Saturday, November 21, 2020



A long time ago I was in the information business in Washington D.C. on a more or less freelance basis.    I had a lot of casual friendships with people in who were sometimes good for information and as often just good to have a beer with.  There was this guy Smitty who worked for a very important big law firm and sometimes had a information to share  sometimes was interested in what I knew. 

We met at the usual K-Street watering hole after work and after about the second beer Smitty always made the same  little obligatory speech... "I don't  know  if  I ever told  you this," he would say, "but  I'm black."   After he told  me the first time  I noted certain facial  features that might be construed as black,  but in fact I grew up with Italian kids who had darker complexions and more arguably "black" features.  Still Smitty's family, which had a close association with the civil rights movement,  was one that could have "passed" and chose not to.  Respect.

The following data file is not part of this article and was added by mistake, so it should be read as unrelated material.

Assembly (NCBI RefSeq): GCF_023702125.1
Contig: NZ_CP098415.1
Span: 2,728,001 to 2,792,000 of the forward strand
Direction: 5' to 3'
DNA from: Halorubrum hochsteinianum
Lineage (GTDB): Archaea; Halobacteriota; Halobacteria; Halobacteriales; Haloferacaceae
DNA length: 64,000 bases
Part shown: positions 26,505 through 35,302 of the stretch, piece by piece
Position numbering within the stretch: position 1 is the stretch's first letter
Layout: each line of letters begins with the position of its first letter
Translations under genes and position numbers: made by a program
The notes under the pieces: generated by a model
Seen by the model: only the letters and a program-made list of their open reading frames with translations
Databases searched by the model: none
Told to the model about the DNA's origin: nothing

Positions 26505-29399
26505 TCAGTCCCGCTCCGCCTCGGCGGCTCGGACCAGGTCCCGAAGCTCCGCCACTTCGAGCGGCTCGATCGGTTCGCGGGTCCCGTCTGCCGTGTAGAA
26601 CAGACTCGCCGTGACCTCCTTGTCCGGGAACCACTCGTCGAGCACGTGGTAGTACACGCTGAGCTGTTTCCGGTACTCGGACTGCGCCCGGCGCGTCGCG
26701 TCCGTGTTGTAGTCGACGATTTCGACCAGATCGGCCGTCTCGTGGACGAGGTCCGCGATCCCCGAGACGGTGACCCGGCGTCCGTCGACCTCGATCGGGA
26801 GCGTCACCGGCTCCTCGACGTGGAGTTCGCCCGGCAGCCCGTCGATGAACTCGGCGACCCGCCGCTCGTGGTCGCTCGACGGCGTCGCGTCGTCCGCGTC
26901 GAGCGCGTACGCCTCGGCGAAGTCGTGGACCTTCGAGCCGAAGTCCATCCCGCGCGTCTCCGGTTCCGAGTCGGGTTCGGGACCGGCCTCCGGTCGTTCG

Three books  on the subject of passing:

Sinclair Lewis, Kingsblood Royal:   Published in 1947, this scathing satire caused something of a stir.   Not unusual  for Lewis.  In this novel,  Neal Kingsblood is  a successful Minnesota businessman who discovers he is  descended from a famous American explorer.  He is not bothered by the fact that his ancestor is  black, and the can't stop talking about it.  The USA has a hard and fast rule on blackness.  One drop of blood is enough, and it pertains in Minnesota as much in Crackertopia.  It doesn't take long before our hero begins to  suffer  the consequences.

Philip Roth, The Human Stain:  A college professor has been passing all his life.  Then he makes a politically incorrect statement in a classroom and the students conclude he is a rascist. 

Karin Tanabe, The Gilded Years,  A novel based on the true story of  Anita Hemmings, the first black woman to graduate from Vassar. 

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